Traditionally in Utah, the Governor presents a budget and policy objectives to the Legislature in early December. However, due to a December 2019 Special Session in which a significant tax reform bill was passed, Governor Gary Herbert delayed his budget and policy presentation to January. He introduced twin themes of calling for more dollars to be put towards Utah’s education system and making a greater investment in clean air efforts.
The overall $20 billion state budget calls for Utah to spend $4.9 billion on K-12 public education, $1.6 billion on higher education, $1.8 billion on the state’s transportation system, $1.2 billion on Medicaid and social services, and $900 million on public safety needs.
Governor Herbert set aside $100 million for the state to promote clean air programs. He also called for $34 million of that $100 million to be used for the state’s public transit budget to increase public transportation frequency and routes in highly populated areas. The other $66 million would be used to continue to build electric vehicle infrastructure to increase the utility of electric cars for long distance travel and other uses throughout the state.
As far as new money for Utah’s education system, the governor’s budget includes $292 million in new/ongoing funding for teachers and students. That money would include raising the per pupil spending figure, known as the WPU, by 4.5 percent in the upcoming year and fully funding growth in student population to Utah’s education system for the upcoming school year.
Due to the recent tax reform changes passed by the legislature in December 2019, budget surpluses are smaller than they have been in years past. According to the governor’s proposal, there is $375 million in ongoing new money to the state in both the education and general funds. For one-time funds, there is another $149 million in the education and general funds. That means state programs may receive additional funding this year in the budgeting process or that new state programs may be created with the new money without the state needing to increase taxes. Utah’s education fund is funded solely by Utah’s income tax collections. The general fund is mostly funded through state sales tax collections.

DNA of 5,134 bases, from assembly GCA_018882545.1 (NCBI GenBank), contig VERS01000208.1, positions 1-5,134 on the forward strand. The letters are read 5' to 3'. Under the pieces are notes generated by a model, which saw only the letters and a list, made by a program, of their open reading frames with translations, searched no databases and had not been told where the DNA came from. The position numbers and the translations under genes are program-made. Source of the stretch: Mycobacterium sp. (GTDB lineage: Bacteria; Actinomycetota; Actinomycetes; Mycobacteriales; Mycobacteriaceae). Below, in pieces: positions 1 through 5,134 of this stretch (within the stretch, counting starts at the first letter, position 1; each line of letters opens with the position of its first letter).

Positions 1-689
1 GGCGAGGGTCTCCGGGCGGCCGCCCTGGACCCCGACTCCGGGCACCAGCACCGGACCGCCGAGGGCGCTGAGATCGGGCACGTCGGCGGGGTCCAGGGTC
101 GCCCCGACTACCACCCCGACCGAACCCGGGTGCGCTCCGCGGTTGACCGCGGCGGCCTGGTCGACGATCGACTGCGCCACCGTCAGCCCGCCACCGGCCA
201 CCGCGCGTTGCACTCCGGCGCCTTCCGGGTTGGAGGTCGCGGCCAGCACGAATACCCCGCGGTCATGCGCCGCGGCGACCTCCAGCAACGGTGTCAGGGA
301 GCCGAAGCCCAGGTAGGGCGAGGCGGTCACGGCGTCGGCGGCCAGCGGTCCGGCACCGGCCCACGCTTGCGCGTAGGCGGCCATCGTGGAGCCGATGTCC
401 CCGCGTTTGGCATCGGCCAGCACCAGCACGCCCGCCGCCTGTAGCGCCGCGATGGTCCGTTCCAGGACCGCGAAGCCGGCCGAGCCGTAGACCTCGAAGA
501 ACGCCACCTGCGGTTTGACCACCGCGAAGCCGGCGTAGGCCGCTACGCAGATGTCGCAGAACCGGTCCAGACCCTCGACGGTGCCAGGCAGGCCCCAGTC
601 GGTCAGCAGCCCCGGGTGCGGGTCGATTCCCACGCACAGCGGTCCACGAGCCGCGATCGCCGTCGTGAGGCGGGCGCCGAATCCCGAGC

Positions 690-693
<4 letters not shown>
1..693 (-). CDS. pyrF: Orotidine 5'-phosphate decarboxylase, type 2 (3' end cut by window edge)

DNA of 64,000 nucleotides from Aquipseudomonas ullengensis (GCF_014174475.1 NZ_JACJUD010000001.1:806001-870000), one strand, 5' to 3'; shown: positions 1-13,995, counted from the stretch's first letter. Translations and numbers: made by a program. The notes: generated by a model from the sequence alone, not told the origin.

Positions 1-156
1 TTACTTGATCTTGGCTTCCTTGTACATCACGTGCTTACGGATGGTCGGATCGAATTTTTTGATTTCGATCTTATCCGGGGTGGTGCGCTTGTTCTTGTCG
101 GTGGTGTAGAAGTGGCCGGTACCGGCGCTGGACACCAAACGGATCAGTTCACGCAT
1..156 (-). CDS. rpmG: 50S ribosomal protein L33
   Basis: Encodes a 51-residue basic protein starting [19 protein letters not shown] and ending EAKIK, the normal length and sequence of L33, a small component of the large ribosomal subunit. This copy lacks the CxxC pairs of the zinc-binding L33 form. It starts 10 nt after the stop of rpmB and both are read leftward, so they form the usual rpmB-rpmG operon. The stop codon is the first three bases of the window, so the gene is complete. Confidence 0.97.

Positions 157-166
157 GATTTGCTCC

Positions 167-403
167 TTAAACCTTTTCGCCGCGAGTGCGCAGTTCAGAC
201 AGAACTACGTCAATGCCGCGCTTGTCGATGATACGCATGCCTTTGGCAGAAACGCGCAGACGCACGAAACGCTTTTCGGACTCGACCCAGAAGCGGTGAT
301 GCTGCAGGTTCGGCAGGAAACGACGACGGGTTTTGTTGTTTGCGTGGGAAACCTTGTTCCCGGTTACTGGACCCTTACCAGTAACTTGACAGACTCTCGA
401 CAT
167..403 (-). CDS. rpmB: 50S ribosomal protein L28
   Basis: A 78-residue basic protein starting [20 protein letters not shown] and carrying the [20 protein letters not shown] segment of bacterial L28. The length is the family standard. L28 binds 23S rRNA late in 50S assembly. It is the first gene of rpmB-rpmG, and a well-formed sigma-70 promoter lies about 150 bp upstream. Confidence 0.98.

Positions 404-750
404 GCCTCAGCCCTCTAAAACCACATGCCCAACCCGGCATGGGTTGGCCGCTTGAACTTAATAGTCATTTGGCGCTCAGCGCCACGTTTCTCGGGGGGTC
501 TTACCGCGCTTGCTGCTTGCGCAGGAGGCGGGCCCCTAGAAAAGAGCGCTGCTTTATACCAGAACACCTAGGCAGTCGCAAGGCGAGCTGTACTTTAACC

The governor’s budget will be given full consideration by the legislature but ultimately is only the starting point for negotiations between the governor and state lawmakers to craft the final budget. The governor’s budget sends a message to lawmakers about what he would like to see take place as the legislators craft the final budget, but they are not bound in any way by what he presents.
It can be expected that the final state budget will be adopted on the last week of the 2020 legislative session in March. The new budget year for the state will begin July 1, 2020.